Art review: ‘Leonardo da Vinci and the Art of Sculpture: Inspiration and Invention’ at the Getty Museum


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What more can be said about Leonardo da Vinci? Surely his work has been studied more intensely than just about any artist in history. But a new exhibition at the Getty Center, “Leonardo da Vinci and the Art of Sculpture: Inspiration and Invention,” suggests there is at least one area left to explore: the works he didn’t do. The tightly focused show features plans and drawings for commissions never completed and sculptures that have not survived. It also presents statues created around da Vinci by his role models, teachers and colleagues.

Although there is plenty of evidence — in historical accounts and the artist’s letters and notebooks — that da Vinci made sculpture and received several monumental commissions, there are no surviving works that can be definitively attributed to him. This exhibition about non-existent art therefore feels a bit trumped up, but it nevertheless conjures a tantalizing mental picture of the artist’s thinking in three dimensions.


A collaboration between the Getty and Atlanta’s High Museum of Art, where it opened last fall, the show is the first da Vinci exhibition to appear in L.A. in nearly three decades. It is also a rare opportunity to see a selection of the artist’s drawings (many borrowed from the collection of Queen Elizabeth II) as well as one of his paintings, of which there are fewer than a dozen in the world. But the show was inspired by the recent restoration of three monumental bronze statues from 1511 by da Vinci’s younger colleague, Giovan Francesco Rustici. Removed from the façade of the Baptistery in Florence a few years ago for conservation, they had never before been seen outside of the city.

The statues, depicting John the Baptist, a Pharisee and a Levite, are marvelous. All three figures are supple, expressive and clad in exquisitely detailed drapery. Da Vinci is said to have worked on them with Rustici or at least consulted on their modeling. They certainly exhibit qualities found in the elder artist’s drawings — close anatomical observation, dramatic facial expressions and a fascination with the folds and creases of cloth — but their inclusion here is a kind of wishful thinking.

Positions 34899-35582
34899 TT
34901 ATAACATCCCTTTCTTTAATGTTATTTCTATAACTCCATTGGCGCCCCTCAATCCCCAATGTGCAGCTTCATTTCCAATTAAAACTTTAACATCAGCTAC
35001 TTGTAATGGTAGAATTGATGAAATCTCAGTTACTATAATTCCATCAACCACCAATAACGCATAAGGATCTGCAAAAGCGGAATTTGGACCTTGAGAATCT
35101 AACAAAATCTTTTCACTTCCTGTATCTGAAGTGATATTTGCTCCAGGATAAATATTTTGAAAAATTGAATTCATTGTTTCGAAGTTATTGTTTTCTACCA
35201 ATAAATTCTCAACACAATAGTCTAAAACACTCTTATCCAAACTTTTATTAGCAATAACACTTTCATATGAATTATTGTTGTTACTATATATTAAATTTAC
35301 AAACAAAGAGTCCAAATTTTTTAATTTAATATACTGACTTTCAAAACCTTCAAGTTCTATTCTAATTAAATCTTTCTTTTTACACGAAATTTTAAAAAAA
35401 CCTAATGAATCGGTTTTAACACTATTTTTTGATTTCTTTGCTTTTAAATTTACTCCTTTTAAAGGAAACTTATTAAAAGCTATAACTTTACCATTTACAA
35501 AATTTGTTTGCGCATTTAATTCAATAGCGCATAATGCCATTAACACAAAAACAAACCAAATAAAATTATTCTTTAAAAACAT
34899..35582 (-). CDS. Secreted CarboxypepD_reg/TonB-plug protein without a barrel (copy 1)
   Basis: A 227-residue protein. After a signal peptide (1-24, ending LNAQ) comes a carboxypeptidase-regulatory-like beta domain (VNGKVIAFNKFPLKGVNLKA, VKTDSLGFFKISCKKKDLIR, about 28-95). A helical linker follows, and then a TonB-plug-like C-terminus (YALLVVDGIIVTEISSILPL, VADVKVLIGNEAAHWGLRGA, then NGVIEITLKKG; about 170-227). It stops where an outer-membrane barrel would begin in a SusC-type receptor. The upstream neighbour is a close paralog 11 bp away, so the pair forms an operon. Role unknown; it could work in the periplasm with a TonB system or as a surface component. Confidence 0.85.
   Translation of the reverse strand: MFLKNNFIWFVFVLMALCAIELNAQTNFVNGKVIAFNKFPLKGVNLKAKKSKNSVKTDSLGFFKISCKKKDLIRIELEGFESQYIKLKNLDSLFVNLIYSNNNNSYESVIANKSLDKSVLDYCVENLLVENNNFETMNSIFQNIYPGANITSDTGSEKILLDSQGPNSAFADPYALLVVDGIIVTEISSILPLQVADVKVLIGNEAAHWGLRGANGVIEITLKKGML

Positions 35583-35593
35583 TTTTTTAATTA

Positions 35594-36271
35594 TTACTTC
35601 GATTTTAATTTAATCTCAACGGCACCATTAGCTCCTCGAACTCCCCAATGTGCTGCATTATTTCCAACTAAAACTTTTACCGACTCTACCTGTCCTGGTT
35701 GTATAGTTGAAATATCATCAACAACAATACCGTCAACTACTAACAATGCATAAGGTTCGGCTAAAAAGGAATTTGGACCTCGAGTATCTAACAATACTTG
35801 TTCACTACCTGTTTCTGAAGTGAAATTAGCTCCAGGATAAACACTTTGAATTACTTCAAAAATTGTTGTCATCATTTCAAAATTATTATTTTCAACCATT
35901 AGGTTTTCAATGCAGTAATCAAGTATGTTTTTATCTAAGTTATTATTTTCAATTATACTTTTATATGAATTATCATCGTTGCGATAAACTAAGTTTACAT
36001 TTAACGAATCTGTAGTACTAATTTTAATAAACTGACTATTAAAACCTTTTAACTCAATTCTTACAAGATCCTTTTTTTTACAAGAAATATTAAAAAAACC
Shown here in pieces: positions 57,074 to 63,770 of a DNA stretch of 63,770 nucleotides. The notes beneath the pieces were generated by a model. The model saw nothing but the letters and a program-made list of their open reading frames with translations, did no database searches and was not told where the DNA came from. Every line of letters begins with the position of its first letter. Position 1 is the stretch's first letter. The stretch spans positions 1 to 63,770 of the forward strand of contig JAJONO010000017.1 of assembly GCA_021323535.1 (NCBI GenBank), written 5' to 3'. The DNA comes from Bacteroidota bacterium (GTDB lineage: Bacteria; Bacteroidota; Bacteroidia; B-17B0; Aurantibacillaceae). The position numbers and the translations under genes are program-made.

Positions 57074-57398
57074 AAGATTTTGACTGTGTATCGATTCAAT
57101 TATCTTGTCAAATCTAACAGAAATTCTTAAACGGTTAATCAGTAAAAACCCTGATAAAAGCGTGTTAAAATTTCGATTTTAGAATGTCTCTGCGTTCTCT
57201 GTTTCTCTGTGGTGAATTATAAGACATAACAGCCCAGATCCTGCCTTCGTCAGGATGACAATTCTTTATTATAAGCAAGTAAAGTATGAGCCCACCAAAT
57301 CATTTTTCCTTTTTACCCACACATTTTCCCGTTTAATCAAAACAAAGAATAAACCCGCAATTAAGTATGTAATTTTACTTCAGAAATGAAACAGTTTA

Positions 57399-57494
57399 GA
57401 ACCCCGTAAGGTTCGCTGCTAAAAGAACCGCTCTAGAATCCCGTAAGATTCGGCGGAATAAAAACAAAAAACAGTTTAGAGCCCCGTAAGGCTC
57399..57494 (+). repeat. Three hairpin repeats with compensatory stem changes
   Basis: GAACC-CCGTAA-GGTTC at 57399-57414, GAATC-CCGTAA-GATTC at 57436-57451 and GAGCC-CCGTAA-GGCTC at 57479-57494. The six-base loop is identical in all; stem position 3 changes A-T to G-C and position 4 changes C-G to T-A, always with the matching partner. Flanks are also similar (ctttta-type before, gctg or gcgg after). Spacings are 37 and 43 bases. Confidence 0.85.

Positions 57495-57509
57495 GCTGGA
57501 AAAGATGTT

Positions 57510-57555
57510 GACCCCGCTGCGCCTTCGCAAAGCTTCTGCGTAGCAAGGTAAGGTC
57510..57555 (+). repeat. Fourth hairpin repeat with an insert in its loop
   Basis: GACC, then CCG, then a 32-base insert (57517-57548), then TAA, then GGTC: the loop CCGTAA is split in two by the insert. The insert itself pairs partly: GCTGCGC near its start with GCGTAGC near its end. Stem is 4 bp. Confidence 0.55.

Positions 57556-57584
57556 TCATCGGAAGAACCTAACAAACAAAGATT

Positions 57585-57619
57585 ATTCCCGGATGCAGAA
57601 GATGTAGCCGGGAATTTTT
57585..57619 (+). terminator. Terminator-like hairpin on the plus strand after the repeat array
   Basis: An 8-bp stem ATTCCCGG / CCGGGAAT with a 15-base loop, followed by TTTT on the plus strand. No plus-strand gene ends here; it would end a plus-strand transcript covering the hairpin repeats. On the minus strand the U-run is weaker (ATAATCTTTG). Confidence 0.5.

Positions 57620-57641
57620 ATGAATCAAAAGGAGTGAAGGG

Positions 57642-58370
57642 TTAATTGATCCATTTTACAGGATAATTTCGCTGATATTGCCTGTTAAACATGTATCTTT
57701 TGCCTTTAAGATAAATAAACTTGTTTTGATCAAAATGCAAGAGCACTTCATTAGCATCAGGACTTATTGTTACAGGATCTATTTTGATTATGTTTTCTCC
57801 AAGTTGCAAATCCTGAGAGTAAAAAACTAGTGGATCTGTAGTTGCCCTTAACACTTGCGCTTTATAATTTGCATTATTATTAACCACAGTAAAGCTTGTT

For the exhibition encourages us to look not for Rustici’s genius but for traces of da Vinci’s. Although this framing is a disservice to the lesser-known artist, it is oddly one of the exhibition’s strengths. By comparing unrelated sculptures and drawings (usually seen as apples and oranges), one becomes aware of the slipperiness of art historical attribution. By allowing for doubt as to the sculptures’ creator, the curators ask us not only to acknowledge the collaborative context in which da Vinci operated but also to evaluate his influence on a younger artist for ourselves.

In this sense, the show ventures a fresh look at da Vinci’s work, reconsidering his drawings as a kind of mental sculpture. Whether they were intended as studies for statuary, paintings or mechanical creations, the sketches make it clear that da Vinci thought in three dimensions. He often sculpted wax models to get a better sense of how drapery or a body should look. In one image, he drew a horse’s raised leg from four angles as if turning it around in his mind. In another, he depicted a front view of a muscled Hercules on one side of the paper and a rear view, within the same outline, on the other. This page from his notebooks is mounted in a two-sided frame that one can walk around like a sculpture; the paper becomes a membrane from which the figure appears to emerge in both directions.

Myriad small experiments like these attest to the machinations of a continually curious and probing mind. But the exhibition’s main thesis — that da Vinci was at heart a sculptor — comes together chiefly through the viewer’s own powers of visualization. Like da Vinci’s sculptures, it exists only in one’s head.

-- Sharon Mizota

J. Paul Getty Museum, 1200 Getty Center Dr.ive L.A. through June 20. Closed Mondays. Admission is free. (310) 440-7300,


Above: Leonardo da Vinci’s Study for the Sforza Monument, about 148 -1489